Another great website to find fiduciary financial advisors is NAPFA (National Association of Personal Financial Advisors). NAPFA is the country’s leading professional association of fee-only advisors. A fee-only financial advisor offers their financial services for a set fee. There are no hidden costs. They receive compensation solely from the fees that clients pay them. They do not earn commissions for recommending certain products or services.
NAPFA was founded back in 1983 because a group of financial advisors didn’t want the conflict of interest that arises when you get a commission out of an advisor product that you’re recommending. As you can see on the NAPFA website, some financial advisors also have the CFA credential. It’s very rare that someone has a CFP(r) and a CFA. A CFA is the most recognized designation on investments. If someone has a CFA, then they know what they’re talking about when it comes to investments. When you scroll through NAPFA, you will find District Capital Management. And as you can see, I am a CFP(r) and a CFA.
Check the financial advisor’s background.
One of the most important things to check before you hire a financial advisor is to look at their Form ADV. This is a key disclosure document that investment advisors must file with the U.S. Securities and Exchange Commission and state securities authorities. It reveals everything from the fee structure to any misconduct. Here is our Form ADV.
How do I narrow down my selection of financial advisors?
When you start searching for a potential financial advisor, it can be overwhelming. Once you have found a good pool of financial advisors that you might want to work with because they’re all fiduciaries and have CFP designations, how do you narrow it down?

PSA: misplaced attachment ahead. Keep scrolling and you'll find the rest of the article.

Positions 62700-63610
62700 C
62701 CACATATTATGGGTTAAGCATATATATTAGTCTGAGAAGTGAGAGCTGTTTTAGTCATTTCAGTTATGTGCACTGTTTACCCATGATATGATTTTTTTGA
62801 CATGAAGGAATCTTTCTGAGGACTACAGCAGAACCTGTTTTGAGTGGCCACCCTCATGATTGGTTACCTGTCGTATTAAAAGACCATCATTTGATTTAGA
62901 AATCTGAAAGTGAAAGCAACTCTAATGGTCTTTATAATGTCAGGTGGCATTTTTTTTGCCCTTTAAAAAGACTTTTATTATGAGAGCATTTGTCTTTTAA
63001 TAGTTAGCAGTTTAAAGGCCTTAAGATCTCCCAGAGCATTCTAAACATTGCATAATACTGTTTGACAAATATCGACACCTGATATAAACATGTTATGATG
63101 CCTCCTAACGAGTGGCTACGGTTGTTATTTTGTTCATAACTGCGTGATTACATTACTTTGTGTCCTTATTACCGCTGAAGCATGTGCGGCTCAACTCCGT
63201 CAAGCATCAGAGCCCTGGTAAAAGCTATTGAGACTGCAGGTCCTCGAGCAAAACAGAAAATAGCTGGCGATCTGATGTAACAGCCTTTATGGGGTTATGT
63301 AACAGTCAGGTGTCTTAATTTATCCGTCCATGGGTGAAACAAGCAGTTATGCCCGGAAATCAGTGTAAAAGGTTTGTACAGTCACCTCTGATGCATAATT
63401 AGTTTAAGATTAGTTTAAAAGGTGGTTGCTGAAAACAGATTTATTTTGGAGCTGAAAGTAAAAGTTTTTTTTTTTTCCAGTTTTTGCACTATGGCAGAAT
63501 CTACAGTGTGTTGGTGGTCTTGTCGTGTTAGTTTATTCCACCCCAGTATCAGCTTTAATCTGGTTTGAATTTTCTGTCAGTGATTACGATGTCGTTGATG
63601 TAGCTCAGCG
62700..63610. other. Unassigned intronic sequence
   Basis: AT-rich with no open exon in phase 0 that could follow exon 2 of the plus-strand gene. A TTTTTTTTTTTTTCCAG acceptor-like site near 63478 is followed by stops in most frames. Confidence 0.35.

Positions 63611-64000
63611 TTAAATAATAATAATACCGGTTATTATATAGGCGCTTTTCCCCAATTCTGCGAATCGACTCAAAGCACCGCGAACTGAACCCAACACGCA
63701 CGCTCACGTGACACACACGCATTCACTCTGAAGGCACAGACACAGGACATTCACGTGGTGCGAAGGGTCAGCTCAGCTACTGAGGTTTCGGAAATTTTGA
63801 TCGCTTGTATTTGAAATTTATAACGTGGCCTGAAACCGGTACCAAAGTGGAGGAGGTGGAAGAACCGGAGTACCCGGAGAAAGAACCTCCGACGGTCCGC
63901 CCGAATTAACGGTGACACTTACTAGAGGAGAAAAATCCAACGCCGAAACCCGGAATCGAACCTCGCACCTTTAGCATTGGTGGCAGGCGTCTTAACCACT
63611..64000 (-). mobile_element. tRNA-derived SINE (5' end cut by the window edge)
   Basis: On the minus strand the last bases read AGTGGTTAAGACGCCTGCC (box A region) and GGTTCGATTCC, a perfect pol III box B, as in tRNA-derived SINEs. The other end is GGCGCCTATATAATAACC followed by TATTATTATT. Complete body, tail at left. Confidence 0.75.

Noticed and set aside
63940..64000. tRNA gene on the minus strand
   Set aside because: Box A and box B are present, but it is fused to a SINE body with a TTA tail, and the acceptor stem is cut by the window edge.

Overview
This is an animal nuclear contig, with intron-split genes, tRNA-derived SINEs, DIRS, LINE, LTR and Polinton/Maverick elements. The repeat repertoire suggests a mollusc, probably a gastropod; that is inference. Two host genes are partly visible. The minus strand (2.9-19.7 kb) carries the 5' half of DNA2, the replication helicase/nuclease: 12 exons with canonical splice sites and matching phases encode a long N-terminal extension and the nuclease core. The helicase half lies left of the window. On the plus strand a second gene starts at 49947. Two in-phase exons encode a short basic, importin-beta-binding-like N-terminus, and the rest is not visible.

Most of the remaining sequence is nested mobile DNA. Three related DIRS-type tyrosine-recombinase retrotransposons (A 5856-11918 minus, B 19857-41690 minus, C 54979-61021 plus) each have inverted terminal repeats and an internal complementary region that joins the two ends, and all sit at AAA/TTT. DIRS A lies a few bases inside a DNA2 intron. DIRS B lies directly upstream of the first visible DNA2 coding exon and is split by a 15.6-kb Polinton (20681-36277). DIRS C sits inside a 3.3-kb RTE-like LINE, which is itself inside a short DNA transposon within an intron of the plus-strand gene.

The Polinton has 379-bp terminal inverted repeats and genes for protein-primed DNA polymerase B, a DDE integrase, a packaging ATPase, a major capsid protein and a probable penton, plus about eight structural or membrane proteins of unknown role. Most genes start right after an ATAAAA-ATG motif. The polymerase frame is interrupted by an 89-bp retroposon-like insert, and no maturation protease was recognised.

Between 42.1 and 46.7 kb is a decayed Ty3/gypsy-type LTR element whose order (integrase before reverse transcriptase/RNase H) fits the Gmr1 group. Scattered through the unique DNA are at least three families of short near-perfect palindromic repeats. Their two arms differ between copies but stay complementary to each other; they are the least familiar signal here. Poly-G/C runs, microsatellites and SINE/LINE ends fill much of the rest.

The last thing that you can compare is cost. The annual fee that most of these fiduciary financial advisors in the Washington, DC area will range from around $3,000 to around $5,000 per year. Some of them may charge additional fees to create the initial plan or to have assets managed. It’s important that you reach out to the financial advisors to get the overall fee to make sure that it fits within your budget. You can view our pricing here.
When researching a potential financial advisor, remember to check the credentials and to see if they’re a fiduciary. Once you have narrowed it down to a few potential financial advisors, you might be wondering what you should ask them during the initial consultation. We cover that in our 10 questions to ask a financial advisor guide.
Alvin Carlos, CFP®, CFA is an investment advisor and fee-only financial planner, in Washington, D.C that works with clients across the country. He has a Master’s degree in International Relations from SAIS-Johns Hopkins. Alvin is a partner of District Capital, a financial planning firm designed to help professionals in their 30s and 40s achieve their financial goals through smart investing, reducing taxes, retirement planning, and maximizing their money. Schedule a free discovery call to learn how we can help elevate your finances.